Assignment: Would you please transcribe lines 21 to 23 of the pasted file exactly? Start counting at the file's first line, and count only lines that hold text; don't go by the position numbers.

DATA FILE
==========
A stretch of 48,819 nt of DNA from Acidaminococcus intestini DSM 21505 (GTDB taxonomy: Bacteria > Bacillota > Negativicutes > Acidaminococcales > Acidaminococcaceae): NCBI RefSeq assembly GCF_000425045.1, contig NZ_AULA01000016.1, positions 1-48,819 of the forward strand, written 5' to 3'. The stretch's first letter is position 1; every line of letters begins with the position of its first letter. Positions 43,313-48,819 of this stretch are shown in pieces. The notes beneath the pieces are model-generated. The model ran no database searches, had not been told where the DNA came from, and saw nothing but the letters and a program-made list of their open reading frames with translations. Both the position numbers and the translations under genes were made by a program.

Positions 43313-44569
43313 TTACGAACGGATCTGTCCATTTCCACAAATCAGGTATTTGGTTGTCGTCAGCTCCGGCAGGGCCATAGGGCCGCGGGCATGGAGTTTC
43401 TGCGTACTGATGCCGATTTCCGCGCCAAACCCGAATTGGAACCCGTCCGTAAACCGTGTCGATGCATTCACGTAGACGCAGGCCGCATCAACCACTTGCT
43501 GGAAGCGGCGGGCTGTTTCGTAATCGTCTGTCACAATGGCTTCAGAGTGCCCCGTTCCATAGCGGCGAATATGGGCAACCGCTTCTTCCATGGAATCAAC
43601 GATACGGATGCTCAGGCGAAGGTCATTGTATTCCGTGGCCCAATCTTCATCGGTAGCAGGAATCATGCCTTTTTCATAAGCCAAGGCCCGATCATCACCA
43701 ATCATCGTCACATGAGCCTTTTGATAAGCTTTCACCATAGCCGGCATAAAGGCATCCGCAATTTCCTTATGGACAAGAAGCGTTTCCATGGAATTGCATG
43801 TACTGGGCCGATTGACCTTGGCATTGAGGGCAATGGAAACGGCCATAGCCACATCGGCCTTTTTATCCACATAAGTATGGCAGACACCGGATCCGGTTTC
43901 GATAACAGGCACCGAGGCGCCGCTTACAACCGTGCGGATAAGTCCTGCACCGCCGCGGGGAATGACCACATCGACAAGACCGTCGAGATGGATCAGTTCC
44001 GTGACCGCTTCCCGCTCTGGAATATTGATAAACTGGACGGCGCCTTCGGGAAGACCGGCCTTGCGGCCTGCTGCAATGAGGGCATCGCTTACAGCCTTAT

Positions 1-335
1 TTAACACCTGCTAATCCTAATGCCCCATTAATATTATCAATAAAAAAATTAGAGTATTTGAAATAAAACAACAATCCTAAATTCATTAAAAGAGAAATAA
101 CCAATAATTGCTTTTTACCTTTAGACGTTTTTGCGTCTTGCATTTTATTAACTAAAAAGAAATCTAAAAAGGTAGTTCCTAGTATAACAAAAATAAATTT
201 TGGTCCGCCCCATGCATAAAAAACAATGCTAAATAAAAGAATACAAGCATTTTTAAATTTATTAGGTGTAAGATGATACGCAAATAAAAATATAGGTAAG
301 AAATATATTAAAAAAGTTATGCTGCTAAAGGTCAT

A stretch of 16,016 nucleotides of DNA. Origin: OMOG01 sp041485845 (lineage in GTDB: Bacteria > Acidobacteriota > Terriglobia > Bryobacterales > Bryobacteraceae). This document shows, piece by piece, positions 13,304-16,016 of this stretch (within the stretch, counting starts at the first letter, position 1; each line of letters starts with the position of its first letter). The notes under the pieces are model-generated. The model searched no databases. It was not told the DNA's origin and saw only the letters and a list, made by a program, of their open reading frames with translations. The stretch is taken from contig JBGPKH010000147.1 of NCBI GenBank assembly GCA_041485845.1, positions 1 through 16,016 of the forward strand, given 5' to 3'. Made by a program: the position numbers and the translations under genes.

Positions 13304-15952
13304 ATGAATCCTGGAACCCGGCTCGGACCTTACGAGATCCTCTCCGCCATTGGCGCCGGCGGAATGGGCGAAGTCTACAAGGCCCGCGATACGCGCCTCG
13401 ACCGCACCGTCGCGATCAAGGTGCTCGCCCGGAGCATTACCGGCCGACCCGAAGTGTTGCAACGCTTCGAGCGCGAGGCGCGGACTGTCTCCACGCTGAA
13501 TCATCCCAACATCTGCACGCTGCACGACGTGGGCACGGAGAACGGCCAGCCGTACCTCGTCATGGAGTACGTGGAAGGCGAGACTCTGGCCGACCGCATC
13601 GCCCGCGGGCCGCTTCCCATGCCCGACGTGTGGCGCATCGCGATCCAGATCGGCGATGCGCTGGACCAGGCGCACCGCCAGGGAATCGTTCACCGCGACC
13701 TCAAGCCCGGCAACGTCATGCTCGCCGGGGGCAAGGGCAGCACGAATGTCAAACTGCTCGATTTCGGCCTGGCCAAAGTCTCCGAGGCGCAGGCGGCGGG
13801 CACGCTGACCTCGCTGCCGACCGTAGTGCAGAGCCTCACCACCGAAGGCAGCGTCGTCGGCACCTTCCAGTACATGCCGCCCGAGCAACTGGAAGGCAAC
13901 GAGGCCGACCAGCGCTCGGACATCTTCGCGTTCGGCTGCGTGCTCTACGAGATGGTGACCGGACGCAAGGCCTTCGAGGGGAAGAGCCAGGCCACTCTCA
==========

13601 GCCCGCGGGCCGCTTCCCATGCCCGACGTGTGGCGCATCGCGATCCAGATCGGCGATGCGCTGGACCAGGCGCACCGCCAGGGAATCGTTCACCGCGACC
13701 TCAAGCCCGGCAACGTCATGCTCGCCGGGGGCAAGGGCAGCACGAATGTCAAACTGCTCGATTTCGGCCTGGCCAAAGTCTCCGAGGCGCAGGCGGCGGG
13801 CACGCTGACCTCGCTGCCGACCGTAGTGCAGAGCCTCACCACCGAAGGCAGCGTCGTCGGCACCTTCCAGTACATGCCGCCCGAGCAACTGGAAGGCAAC